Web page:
Is Romex 6/3 The Biggest Gauge Size of NM-B Electrical Cable?
No, there are two sizes bigger than Romex® 6/3 which are a 4 AWG and a 2 AWG that come in a three conductor version only. Each of the 3 different sizes has 3 THHN electrical wires with insulation and one bare copper ground wire without insulation. All 3 versions come with a black outer jacket.
Romex® 6/3 is the most popular kind of NM-B cable not including the circuit sizes of 14, 12 and 10 AWG. It’s shared to run a Romex® 6/3 electrical cable to a new strength source which gives a new barn or garage a certain amount of strength to allocate throughout the lights and outlets in that new area. The 6 3 cable is also a shared size to strength up a new hot tub or spa inside of your home.
Be careful not to use Romex® when running strength to anything outdoors already if it’s in conduit. You’ll have to upgrade to an MC cable or UFB cable which are both approved for outdoor and conduit use. UFB stands for Underground Feeder which is also approved as an underground cable without conduit or raceway.
Larger sizes of Romex® such as 4/3 and 2/3 are used when your new garage or barn need more strength than a 6 AWG 3 conductor cable can offer. The larger the copper the more strength it brings to a source. Once the strength has been applied to the new electrical box it can be distributed to the different smaller supplies that need strength in addition.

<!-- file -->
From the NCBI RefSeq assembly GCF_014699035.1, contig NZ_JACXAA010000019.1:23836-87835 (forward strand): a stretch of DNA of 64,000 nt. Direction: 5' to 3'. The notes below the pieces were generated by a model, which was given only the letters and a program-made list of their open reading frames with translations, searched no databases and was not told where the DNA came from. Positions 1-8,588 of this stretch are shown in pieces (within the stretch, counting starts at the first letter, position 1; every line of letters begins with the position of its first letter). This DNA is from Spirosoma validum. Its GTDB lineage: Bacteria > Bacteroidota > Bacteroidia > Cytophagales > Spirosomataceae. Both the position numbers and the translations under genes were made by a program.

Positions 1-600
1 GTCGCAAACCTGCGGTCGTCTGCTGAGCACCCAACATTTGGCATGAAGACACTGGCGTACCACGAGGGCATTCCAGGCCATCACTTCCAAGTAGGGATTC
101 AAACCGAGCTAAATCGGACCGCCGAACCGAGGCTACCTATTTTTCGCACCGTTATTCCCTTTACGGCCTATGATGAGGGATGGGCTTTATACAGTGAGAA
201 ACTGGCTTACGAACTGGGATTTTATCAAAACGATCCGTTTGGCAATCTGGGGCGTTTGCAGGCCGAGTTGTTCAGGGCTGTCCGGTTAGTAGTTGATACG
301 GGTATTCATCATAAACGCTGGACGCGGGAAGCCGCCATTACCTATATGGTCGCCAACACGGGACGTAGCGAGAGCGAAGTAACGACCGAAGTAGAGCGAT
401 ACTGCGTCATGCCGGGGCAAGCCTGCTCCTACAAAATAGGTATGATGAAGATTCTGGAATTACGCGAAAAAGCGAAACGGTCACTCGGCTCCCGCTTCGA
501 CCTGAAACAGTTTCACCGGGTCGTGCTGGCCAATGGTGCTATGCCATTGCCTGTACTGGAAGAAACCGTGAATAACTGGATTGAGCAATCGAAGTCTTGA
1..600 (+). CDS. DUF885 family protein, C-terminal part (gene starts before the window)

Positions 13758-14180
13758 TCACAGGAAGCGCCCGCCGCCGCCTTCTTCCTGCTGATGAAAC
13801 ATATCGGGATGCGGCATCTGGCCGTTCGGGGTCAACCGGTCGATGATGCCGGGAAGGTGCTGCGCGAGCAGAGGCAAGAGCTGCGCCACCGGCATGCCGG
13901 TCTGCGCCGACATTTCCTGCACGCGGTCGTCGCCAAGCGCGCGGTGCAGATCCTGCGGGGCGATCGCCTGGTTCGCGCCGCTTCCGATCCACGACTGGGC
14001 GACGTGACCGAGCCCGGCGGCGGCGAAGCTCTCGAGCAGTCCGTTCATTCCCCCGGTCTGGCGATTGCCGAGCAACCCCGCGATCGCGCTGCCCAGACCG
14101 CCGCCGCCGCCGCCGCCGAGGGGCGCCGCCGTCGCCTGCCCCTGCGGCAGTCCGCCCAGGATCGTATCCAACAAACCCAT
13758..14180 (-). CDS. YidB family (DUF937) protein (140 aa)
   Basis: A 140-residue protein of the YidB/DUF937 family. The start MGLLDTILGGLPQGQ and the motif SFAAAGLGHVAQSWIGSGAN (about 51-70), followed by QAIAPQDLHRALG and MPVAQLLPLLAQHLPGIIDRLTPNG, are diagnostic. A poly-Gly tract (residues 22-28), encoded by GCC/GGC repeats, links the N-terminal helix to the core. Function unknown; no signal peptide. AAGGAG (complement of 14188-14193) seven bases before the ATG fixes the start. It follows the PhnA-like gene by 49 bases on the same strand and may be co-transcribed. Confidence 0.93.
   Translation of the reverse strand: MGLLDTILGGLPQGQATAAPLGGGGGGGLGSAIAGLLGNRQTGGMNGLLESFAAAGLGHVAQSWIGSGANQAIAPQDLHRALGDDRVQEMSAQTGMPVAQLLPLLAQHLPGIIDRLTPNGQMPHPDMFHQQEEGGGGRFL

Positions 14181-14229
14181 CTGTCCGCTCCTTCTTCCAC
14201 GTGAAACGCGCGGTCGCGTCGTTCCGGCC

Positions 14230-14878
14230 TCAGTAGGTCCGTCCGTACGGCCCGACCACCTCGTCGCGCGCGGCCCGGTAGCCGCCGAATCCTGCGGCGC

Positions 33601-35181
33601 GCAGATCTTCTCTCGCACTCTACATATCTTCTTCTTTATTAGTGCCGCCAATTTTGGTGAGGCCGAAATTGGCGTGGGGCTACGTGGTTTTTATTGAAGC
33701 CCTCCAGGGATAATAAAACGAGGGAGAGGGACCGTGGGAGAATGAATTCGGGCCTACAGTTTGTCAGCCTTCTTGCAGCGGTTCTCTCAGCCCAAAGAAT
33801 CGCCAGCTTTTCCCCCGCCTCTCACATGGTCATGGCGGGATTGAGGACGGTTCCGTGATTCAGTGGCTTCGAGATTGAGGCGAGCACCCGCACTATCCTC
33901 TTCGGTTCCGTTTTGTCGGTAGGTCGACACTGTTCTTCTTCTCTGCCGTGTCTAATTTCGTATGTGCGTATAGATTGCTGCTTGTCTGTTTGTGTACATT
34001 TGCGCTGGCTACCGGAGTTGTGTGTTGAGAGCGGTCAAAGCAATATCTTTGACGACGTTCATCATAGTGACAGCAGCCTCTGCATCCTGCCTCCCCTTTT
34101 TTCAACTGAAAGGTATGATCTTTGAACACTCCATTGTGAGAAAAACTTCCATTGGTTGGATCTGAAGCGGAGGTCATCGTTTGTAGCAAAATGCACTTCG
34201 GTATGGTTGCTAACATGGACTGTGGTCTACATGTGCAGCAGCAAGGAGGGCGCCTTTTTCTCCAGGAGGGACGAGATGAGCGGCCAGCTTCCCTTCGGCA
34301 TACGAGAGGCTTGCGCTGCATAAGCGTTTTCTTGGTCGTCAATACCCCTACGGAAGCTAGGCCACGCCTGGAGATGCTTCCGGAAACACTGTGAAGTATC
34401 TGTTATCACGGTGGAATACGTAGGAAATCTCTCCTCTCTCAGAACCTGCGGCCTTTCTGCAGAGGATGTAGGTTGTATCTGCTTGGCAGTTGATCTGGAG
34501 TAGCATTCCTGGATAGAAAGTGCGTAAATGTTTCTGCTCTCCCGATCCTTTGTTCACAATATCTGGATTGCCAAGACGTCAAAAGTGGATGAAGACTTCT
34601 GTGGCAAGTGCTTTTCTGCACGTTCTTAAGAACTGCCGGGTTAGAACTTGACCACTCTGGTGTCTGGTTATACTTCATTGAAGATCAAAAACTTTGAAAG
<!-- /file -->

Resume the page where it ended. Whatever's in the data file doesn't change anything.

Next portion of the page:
The only difference between an NMB cable and a UFB cable is the outer jacket. The rest of the cable remains the same in terms of characteristics. For example, both cables come with THHN wires and a bare copper ground wire. consequently, both cables conduct the same amount of electricity. The difference comes with the amount of protection offered by the outer jacket. Romex® comes with a thin PVC jacket while UFB has a much more protective PVC jacket that surrounds each conductor individually. The NMB cable jacket can be penetrated by outdoor moisture and gasses while the UFB jacket cannot.
It’s wise to discuss your application with your supplier and your electrician to make sure you have abundant strength and abundant protection based on the ecosystem your cable will be placed in. You want to make sure you’re going to pass inspection which is much more important than saving a few bucks on the installation costs.